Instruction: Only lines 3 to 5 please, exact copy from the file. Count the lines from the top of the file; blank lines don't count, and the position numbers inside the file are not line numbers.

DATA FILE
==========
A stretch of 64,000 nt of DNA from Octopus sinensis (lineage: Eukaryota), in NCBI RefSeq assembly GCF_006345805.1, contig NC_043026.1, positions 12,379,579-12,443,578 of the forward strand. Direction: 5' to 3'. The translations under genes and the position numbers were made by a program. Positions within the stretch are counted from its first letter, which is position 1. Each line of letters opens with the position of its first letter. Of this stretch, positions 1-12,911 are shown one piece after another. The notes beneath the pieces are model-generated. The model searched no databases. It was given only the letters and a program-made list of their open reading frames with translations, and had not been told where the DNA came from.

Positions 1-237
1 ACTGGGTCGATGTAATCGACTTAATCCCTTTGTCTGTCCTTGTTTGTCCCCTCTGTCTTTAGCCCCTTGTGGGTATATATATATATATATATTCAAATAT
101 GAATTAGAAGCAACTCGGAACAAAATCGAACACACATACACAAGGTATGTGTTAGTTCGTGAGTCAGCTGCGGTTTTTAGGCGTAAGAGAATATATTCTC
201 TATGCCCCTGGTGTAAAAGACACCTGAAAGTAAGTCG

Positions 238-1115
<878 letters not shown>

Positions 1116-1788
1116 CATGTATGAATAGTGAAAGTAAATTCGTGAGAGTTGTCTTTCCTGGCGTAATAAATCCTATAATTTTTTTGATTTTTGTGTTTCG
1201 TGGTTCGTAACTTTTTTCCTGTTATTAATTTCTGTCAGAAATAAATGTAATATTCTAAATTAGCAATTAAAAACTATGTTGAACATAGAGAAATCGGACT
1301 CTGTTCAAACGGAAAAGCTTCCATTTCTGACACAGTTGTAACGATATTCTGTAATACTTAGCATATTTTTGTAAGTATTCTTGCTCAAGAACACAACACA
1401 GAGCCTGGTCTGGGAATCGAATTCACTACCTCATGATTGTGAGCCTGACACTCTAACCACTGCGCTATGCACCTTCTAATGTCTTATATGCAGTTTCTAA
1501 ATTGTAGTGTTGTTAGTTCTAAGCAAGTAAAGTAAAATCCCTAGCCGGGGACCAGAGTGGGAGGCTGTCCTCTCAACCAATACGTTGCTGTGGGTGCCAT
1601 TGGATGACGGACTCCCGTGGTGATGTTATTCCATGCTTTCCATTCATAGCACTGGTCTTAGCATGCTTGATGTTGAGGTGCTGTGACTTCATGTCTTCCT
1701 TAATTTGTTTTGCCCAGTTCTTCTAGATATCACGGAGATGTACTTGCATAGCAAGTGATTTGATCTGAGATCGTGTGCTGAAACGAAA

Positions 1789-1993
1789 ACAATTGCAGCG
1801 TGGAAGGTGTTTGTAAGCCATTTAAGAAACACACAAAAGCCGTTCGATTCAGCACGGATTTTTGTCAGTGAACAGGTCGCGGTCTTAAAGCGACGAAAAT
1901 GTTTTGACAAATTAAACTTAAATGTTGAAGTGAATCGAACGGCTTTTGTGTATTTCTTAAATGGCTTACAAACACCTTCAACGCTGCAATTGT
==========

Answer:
1 ACTGGGTCGATGTAATCGACTTAATCCCTTTGTCTGTCCTTGTTTGTCCCCTCTGTCTTTAGCCCCTTGTGGGTATATATATATATATATATTCAAATAT
101 GAATTAGAAGCAACTCGGAACAAAATCGAACACACATACACAAGGTATGTGTTAGTTCGTGAGTCAGCTGCGGTTTTTAGGCGTAAGAGAATATATTCTC
201 TATGCCCCTGGTGTAAAAGACACCTGAAAGTAAGTCG